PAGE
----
Second, Section 929Y, entitled "Study of Extraterritoral Private Rights of Action," directs the Commission to study whether private rights of action should be allowed on the same basis as authorized for the Commission in Section 929P(b). The provision directs the Commission to deliver the report to Congress within 18 months of the statute’s enactment.
In other words, if the Bill is enacted in its current form, the Commission will have the ability to bring cases involving foreign companies and even involving transactions outside the U.S., if the conduct meets the standards defined in the provision, and the Commission will study and report to Congress on whether private claimants should have the same right.
Very special thanks to the alert reader who found these provisions and pointed them out to me.
Bank Shot: Regular readers know I have been reporting frequently on the possibility of litigation arising in the wake of the wave of failed banks. The July 2010 issue of U.S. Banker has an article entitled "First the Failures, Then the Lawsuits" (here) which takes a very interesting look at this possibility.
The article reports that the FDIC "has begun laying the groundwork for potentially years of lawsuits against senior executives and directors it claims may have been responsible for their bank’s collapse." The article notes that the FDIC has sent "hundreds of demand letters," which the article describes as "the necessary first steps in assessing accountability."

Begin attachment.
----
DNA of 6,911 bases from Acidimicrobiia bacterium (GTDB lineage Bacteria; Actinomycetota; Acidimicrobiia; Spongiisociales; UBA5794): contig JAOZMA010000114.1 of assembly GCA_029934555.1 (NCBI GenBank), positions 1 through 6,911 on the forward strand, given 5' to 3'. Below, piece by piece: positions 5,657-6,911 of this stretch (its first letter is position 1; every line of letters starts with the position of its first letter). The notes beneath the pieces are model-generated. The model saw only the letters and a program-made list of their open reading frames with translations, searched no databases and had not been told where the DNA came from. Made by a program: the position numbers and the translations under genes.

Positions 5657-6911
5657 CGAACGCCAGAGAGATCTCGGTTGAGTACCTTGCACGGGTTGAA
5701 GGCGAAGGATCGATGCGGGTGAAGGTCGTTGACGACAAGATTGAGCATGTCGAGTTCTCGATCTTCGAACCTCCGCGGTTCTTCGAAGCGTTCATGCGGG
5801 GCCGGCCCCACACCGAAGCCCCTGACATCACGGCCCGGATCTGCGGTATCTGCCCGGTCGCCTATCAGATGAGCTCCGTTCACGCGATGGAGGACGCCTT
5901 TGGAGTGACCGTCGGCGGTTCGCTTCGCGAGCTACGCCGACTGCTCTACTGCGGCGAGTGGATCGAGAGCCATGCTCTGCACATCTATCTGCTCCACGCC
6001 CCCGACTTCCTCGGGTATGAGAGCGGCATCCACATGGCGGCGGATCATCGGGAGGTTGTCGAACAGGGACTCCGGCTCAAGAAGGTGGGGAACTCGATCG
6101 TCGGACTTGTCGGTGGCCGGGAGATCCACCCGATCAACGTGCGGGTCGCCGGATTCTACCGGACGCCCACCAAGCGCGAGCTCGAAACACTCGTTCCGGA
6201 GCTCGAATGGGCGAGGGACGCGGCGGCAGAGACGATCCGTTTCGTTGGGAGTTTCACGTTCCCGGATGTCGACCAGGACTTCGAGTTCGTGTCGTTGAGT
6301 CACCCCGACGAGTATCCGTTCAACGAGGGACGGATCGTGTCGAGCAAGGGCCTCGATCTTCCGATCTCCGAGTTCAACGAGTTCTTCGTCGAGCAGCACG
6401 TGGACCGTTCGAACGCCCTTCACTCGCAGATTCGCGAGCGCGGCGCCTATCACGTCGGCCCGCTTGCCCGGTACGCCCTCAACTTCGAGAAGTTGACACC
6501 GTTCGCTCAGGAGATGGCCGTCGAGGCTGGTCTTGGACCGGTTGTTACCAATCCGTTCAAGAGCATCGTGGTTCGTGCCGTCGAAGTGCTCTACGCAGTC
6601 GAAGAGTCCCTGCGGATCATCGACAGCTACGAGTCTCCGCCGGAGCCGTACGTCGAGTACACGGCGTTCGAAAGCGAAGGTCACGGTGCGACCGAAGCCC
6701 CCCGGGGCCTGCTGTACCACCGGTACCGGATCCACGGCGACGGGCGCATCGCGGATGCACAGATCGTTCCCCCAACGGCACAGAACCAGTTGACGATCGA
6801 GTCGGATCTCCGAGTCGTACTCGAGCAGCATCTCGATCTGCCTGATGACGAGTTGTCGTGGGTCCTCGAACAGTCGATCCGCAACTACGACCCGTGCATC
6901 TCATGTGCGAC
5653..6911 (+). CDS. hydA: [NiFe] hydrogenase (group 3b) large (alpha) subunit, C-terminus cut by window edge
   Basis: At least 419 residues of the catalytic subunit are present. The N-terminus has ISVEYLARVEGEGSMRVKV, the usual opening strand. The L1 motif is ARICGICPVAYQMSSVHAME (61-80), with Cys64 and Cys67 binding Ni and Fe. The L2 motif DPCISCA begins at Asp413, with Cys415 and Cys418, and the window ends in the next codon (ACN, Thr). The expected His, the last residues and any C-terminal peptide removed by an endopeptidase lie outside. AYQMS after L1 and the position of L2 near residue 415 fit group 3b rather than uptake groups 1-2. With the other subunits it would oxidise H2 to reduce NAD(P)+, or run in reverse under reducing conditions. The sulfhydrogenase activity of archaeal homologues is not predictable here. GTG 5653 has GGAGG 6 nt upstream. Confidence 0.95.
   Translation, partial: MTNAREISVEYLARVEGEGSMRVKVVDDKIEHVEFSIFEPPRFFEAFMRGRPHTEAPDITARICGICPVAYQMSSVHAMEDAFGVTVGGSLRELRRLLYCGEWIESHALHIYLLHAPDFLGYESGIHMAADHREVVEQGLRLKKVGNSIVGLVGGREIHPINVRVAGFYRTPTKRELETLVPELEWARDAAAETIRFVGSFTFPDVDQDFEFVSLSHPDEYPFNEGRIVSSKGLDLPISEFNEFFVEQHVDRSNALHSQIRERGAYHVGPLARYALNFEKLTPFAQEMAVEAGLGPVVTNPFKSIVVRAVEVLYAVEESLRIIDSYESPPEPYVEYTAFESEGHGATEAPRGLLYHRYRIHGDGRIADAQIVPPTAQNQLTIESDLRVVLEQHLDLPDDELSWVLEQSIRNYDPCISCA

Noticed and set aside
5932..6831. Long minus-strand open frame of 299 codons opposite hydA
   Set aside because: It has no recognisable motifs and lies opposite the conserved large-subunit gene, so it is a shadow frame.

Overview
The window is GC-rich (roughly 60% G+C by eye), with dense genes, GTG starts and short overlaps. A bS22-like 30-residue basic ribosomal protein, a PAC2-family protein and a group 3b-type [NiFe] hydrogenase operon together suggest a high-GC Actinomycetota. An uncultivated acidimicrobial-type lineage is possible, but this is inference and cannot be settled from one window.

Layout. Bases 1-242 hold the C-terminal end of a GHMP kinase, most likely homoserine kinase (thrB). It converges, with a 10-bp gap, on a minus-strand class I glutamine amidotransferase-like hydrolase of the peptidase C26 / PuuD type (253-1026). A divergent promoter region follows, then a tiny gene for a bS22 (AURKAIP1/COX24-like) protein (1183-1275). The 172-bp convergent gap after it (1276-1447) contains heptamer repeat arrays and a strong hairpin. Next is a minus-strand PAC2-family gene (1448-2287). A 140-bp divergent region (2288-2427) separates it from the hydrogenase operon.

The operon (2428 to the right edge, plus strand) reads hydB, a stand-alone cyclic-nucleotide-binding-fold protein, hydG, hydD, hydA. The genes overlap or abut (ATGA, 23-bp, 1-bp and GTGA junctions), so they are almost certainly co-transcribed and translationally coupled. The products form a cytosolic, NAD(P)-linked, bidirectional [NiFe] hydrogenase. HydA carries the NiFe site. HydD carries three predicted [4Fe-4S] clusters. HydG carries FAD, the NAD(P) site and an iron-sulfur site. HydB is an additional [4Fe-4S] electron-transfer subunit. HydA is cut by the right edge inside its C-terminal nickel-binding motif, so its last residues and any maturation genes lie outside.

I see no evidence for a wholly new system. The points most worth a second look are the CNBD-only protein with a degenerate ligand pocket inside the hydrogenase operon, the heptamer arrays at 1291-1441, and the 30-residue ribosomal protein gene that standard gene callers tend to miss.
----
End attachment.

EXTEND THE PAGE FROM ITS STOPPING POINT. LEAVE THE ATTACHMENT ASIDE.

Among other things, the article reflects a dispute over who the FDIC is targeting with the demand letters. On the one hand, the article quotes the executive director of the American Association of Bank Directors as saying that the "where there’s money to go after," the FDIC is pursuing the claim, "whether there is a good case or not." On the other hand, the article quotes an agency attorney as saying "How far we go depends on the facts and circumstances of each case…If … there’s nothing there, then we close out the investigation."
The article points out that while the FDIC has not filed any director or officer lawsuits during the current crisis, "but observers say that will likely change soon," particularly in light of the three-year statute of limitation. One attorney is quoted as saying we may start to see the suits in 2011 with more in 2012.
The article quotes an agency official as saying that the purpose of the demand letters "is simply to preserve insurance," adding that "we try to make enough of a preliminary investigation to make sure that when we send the letter we’re sending it to the right people and we have a basis for the claim."
Special thanks to a loyal reader for sending a link to the article.